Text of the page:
FILM FORWARD embarks on a creative road trip across the globe developing new audiences for independent film and enhancing cross-cultural understanding.

FILM FORWARD is an international cultural exchange program designed to enhance cross-cultural understanding, collaboration and dialogue around the globe by engaging audiences through the exhibition of films and conversations with filmmakers.

This month 10 films and 2 filmmakers have been  traveling to 5 different locations in India in the framework of the FILM FORWARD program climbing over geographical and social boundaries. The films selected tackle universal themes and stimulate the spectator to ‘keep the conversation going “beyond the time of projection”.

The program is an initiative of the Sundance Institute, the internationally-recognized nonprofit organization founded by Robert Redford, in partnership with several cultural institutions.

“It is exciting to expand our relationships with the vibrant community in India as we mount this multifaceted cinematic program”, said Keri Putnam, Executive Director of Sundance Institute.“We hope to continue building cultural bridges which encourage discourse, the creation of new ideas and a meaningful cross-cultural dialogue”.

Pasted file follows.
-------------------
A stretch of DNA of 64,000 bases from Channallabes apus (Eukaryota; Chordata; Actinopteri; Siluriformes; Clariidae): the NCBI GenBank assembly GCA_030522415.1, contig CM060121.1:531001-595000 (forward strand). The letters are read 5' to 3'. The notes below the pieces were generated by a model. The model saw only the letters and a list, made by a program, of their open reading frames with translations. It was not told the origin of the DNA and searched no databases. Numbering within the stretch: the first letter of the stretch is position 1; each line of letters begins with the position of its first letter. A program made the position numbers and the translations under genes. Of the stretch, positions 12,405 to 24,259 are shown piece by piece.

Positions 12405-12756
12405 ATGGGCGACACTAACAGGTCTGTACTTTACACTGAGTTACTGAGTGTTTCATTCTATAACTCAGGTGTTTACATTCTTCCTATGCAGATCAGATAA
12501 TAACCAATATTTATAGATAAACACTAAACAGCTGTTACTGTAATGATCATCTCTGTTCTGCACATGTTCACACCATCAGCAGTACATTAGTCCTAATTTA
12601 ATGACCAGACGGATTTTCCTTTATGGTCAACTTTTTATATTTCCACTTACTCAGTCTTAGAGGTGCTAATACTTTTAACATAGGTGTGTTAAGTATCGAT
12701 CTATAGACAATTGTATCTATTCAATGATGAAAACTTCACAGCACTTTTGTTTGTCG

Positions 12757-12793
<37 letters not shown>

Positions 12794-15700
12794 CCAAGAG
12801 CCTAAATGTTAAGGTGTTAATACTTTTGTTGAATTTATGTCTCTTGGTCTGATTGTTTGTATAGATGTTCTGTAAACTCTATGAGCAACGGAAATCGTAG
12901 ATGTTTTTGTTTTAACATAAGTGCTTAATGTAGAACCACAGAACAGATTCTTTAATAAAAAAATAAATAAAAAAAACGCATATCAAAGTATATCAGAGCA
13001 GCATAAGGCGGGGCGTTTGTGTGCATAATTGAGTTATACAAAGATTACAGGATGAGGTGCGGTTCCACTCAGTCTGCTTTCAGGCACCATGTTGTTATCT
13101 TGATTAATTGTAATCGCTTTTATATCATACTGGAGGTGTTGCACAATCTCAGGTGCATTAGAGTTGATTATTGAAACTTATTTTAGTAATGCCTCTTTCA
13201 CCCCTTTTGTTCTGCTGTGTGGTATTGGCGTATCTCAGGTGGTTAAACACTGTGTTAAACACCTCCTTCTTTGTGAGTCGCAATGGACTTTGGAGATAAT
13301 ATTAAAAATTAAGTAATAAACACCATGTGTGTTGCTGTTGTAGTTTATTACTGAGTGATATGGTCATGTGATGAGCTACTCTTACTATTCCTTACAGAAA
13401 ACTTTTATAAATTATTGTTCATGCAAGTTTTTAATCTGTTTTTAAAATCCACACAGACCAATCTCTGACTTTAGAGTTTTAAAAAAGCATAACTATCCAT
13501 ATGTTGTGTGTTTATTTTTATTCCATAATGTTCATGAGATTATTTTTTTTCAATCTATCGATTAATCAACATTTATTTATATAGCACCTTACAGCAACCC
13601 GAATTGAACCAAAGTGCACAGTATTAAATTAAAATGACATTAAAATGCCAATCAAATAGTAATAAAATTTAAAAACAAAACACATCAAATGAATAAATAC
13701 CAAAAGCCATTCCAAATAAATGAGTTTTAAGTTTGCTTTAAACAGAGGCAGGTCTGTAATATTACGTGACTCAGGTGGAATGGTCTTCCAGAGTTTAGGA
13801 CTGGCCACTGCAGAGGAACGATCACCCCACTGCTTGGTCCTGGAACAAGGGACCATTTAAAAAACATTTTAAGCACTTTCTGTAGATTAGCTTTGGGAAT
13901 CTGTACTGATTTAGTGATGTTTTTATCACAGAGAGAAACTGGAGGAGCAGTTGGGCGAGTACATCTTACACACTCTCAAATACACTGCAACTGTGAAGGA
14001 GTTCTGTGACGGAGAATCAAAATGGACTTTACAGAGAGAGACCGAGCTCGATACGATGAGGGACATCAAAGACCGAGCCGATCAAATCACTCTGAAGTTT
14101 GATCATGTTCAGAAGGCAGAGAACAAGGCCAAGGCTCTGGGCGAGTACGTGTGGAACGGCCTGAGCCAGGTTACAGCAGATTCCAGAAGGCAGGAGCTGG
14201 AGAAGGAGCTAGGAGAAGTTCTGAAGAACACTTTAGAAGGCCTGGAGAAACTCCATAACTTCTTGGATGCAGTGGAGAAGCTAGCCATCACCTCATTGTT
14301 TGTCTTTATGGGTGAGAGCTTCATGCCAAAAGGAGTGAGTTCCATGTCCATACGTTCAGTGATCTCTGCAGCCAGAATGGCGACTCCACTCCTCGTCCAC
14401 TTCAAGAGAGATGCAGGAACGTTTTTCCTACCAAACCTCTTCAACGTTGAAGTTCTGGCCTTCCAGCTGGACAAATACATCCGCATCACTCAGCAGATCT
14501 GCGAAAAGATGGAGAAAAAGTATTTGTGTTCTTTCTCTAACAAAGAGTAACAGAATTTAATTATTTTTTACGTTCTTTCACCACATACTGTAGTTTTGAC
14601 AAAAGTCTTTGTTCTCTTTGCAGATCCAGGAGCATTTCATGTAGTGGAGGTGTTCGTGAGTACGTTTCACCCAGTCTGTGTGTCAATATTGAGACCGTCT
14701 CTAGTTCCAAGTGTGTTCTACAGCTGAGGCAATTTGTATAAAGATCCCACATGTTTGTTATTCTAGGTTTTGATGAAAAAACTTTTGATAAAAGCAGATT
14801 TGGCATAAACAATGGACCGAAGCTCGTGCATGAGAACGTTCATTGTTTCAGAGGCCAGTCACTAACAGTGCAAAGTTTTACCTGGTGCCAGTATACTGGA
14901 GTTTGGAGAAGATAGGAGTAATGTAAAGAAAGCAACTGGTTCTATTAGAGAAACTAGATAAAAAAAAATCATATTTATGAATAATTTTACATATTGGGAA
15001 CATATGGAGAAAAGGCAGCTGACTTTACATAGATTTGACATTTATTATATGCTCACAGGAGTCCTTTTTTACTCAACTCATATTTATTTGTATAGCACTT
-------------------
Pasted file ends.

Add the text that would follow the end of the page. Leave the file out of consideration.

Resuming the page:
The high-priority Asia Cup cricket match between India and Pakistan did not affect the affluence of a multicultural audience at the Habitat World culture center in New Delhi on March 18 for the screening of the documentary film Somewhere Between.

Somewhere-Between_Crop-e1353008591736-240x161 Film Forward: One more step towards cultural dialogueFilm director Linda Goldstein Knowlton shot this tender and extremely touching documentary over a period of 3 years, exploring the sense of belonging and the issue of identity of 4 young teenage girls adopted from China, now living in the U.S. Scene after scene we plunge into the girls’ existences perceiving both their strength and fragility. Families and places of origins are another source of  identity. The lives of these young women are somehow anachronistic as they pursue a journey in their past  to understand their present.

“I wanted to look at this search of identity that everyone has around the world, and I also wanted an opportunity to talk about adoption from the girls’ point of view,” explained Linda. “The biggest challenge has been to be for 3 years away from my daughter”.

The Q&A session with Linda Goldstein Knowlton which followed the screening gave the possibility to both the audience and the filmmaker to exchange ideas. Artists and films will hit the road again, continuing their journey across the five continents enabling audiences to embrace the similarities and differences inherent in our world.

About The Author

Bibbi Abruzzini
The Baltic Review Correspondent

Bibbi Abruzzini is an Italian journalist who lives between Europe and Asia. She currently works for the BALTIC REVIEW and with International News Agencies as a correspondent from Nepal. Her previous assignments include working for the Audiovisual Unit of the European Parliament in Brussels, the EU Delegation to Nepal, and EUROCHAMBRES.

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